We orthodontists have a big problem and almost all of us suffer from the same disease. Perfectionism. It’s ironic to me that in a profession where we are dealing with asymmetric people and too many variables to count, much less model, we still think that perfection is the goal or even possible. Worse still, we will grind patients into dust in the pursuit of perfection even though it’s unattainable. Don’t believe me? Before you get your back up too much, stop reading this article, go to your practice management software and run a report called “patients beyond treatment time”. Look at that list. LOOK at it. While you are thinking to yourself, “These people are all the non-compliant, bad growers who never show up for appointments” and convincing yourself that none of this is your fault, take a minute to think about what you are doing. First of all, it’s ALL YOUR FALUT. It’s your practice and your job to get the teeth straight so if you can’t get people to comply that’s on you. Secondly, even IF what you are saying is true then why the hell do you keep those patients in treatment?? If they won’t comply then you should stop treatment!
Either way, you’re wrong!
Not to mention, I’ll bet you quite a bit that most of the patients on that list would be delighted if you would remove their appliances… So why don’t you? Why won’t you? Why can’t you? Why do we do this to ourselves? What’s the rationale for belaboring the point months/years beyond estimated treatment time, long after a patient has proven they are non-compliant or in spite of requests/pleas from the patient to remove the appliances because they are happy?
It’s all about our EGO!
I would suggest that our ego and pride are the main drivers in our orthodontic practices – not patient well-being, not smart business, not even great results. Our egos are even more in control when things are not going well in a given case or in our practice. We are a proud lot and we care more about what other orthodontists or dentists might think of our work than we do about patient satisfaction, patient well-being and patient happiness! Deny this all you want but if you think about what I’m suggesting and keep this notion in mind the next time you’re working on a problem case and then tell me I’m off base.
So how do we stop this behavior loop? It’s not easy I can tell you for sure but I think the key to me escaping this repetitive behavior had a lot to do with really listening to the patient – at the new patient visit, during treatment and at the end of treatment. Ironically the end of treatment comes much sooner in the vast majority of cases if you do this AND patient satisfaction levels are much higher but you have to LISTEN. To achieve this nirvana, you must first stop putting what you want and what you think on your patient and LISTEN. Ask questions like, “How does your bite feel to you?”, “Your teeth look a lot better than they did when you started, don’t they?” and “What do you think about your teeth?” to get honest feedback from patients about what they want in terms of treatment and results. You might even say that you must look for reasons to end treatment instead of looking for reasons to continue it – even though this goes against our nature. I know you think this is crazy and that saying this means that I’m not a good orthodontist. That’s certainly your prerogative and most orthodontists will probably agree with you but remember that I’ve taken over dozens of practices and dealt with all those overtime patients that accumulate over the years in the average practice. The most recent practice I took over drove this point home for me especially well. It contained scores of patients in tears, thanking me because I asked them what they thought. Patients who told me they begged the previous doctor to remove their braces but were told, in no uncertain terms, “NO!” and that the experience left them afraid to ask again. Patients who were months and even years over treatment time and desperate to get their appliances off – they were well satisfied with their teeth and incredibly tired of orthodontic treatment and the practice was suffering massively because of their unhappiness. And then I got to look at the results in that practice – the previous doctor’s results were not bad at all but I certainly didn’t see a marked improvement in the cases that were in treatment 36+ months over the ones who escaped at 24 months…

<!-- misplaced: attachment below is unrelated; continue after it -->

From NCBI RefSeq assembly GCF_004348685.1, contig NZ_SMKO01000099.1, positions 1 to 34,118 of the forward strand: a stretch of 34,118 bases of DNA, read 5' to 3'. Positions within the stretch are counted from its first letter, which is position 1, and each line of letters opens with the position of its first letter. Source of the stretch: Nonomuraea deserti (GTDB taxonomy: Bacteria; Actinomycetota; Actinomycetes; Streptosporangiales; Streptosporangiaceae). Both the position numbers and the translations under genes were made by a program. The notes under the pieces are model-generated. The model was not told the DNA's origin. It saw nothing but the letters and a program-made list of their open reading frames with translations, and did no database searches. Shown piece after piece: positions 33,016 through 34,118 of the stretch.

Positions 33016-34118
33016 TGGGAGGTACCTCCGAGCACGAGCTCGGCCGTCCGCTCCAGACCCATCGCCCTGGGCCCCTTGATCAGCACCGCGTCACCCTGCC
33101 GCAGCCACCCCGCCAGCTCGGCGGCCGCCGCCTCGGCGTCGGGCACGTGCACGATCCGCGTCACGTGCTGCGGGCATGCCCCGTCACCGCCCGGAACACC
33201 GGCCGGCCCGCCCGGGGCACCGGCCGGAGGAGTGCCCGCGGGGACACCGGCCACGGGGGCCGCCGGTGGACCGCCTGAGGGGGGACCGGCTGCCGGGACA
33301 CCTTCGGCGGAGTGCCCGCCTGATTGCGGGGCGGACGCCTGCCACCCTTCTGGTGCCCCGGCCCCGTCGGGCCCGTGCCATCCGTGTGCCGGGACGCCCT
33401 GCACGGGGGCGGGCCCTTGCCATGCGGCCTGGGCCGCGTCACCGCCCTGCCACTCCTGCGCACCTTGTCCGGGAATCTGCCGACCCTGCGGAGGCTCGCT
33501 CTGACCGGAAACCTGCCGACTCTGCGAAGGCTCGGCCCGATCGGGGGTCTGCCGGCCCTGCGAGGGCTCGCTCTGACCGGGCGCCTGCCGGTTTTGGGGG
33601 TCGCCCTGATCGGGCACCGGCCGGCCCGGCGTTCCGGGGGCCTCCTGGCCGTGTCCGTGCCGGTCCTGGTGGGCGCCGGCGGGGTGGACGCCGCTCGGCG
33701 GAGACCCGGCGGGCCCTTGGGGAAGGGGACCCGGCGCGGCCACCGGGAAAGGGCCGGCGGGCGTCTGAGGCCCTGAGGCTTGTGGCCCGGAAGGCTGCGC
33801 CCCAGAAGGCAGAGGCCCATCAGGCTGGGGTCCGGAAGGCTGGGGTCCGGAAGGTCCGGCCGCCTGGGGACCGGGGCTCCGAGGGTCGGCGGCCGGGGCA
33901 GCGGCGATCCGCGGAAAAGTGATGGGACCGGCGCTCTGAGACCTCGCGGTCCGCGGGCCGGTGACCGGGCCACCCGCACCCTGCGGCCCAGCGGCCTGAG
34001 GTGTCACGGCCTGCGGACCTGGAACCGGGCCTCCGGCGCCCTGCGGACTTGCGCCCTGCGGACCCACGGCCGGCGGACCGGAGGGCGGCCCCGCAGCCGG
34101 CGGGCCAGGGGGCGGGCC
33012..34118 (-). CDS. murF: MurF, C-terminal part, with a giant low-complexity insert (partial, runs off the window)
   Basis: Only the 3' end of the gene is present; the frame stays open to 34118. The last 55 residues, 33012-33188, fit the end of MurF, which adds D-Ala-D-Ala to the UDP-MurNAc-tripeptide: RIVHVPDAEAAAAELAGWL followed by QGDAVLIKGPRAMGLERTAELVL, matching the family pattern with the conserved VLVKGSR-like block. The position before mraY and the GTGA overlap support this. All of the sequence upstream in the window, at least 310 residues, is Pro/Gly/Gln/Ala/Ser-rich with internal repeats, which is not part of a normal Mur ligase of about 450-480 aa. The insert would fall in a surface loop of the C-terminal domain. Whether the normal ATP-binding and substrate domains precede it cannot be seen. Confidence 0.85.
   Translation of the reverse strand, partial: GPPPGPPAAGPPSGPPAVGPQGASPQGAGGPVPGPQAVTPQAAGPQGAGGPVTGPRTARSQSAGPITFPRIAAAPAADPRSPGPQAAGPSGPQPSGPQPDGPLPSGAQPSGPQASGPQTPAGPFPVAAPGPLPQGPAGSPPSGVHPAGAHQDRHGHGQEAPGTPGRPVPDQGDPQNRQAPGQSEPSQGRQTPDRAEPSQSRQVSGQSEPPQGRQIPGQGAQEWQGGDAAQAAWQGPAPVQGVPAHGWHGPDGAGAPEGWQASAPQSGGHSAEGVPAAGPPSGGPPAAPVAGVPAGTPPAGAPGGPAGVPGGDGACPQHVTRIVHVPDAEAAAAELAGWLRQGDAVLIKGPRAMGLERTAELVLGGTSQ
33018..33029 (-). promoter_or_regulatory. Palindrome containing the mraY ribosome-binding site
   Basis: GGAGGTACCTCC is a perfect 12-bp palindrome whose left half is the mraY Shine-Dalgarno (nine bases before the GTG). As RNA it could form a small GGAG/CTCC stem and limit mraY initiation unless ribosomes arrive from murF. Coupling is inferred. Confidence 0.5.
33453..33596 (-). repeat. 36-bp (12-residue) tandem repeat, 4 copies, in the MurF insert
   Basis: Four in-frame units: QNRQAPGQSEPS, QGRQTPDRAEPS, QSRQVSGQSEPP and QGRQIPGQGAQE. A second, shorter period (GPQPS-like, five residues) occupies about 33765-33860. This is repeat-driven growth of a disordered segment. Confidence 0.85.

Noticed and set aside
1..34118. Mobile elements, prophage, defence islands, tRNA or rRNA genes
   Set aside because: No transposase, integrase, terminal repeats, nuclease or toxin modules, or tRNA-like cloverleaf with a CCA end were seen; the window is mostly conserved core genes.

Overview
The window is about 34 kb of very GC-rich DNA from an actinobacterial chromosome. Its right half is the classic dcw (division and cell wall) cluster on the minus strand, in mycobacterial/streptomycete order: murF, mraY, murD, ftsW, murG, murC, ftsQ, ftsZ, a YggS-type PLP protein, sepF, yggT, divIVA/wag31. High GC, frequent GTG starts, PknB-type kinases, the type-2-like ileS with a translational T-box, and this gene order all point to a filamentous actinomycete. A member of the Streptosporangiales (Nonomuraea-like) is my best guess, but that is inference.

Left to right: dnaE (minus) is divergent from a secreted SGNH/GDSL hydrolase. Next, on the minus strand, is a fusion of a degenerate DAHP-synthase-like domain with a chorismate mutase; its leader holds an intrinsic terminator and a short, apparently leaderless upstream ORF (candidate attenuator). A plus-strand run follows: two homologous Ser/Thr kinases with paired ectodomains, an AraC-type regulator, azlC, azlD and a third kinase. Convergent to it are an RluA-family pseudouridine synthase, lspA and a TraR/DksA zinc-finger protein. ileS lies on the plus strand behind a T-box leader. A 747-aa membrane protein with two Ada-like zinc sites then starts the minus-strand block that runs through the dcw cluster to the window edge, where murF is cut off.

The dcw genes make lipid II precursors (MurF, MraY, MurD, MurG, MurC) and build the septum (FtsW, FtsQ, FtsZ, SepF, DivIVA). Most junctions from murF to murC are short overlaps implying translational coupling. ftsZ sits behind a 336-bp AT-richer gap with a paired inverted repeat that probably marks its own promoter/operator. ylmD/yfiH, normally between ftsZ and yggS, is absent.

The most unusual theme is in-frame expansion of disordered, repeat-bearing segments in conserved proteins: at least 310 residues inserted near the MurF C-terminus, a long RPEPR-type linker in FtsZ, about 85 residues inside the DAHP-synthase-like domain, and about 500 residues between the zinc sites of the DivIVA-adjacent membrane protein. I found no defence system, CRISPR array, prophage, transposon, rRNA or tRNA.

What’s my point? Simple. Be pragmatic. Be realistic. Be understanding. LISTEN. Realize that we are much more like hairdressers than we are like MDs and make peace with that. We are hired by patients/clients to get an elective/esthetic result and we are told the parameters we will have to abide by. That’s just how it is even though you don’t like it. And it will only get “worse”.
Why are traditional orthodontists getting crushed by PCDs doing ortho? Why are patients flocking to upstarts like SmileDirectClub? Simple. These orthodontic channels are giving patients what THEY want on their terms instead of forcing them to an antiquated standard for which there is no proof of superiority. Argue all you want but the proof is in the pudding. Next time we will talk about how to offer services at lower price points and still be profitable…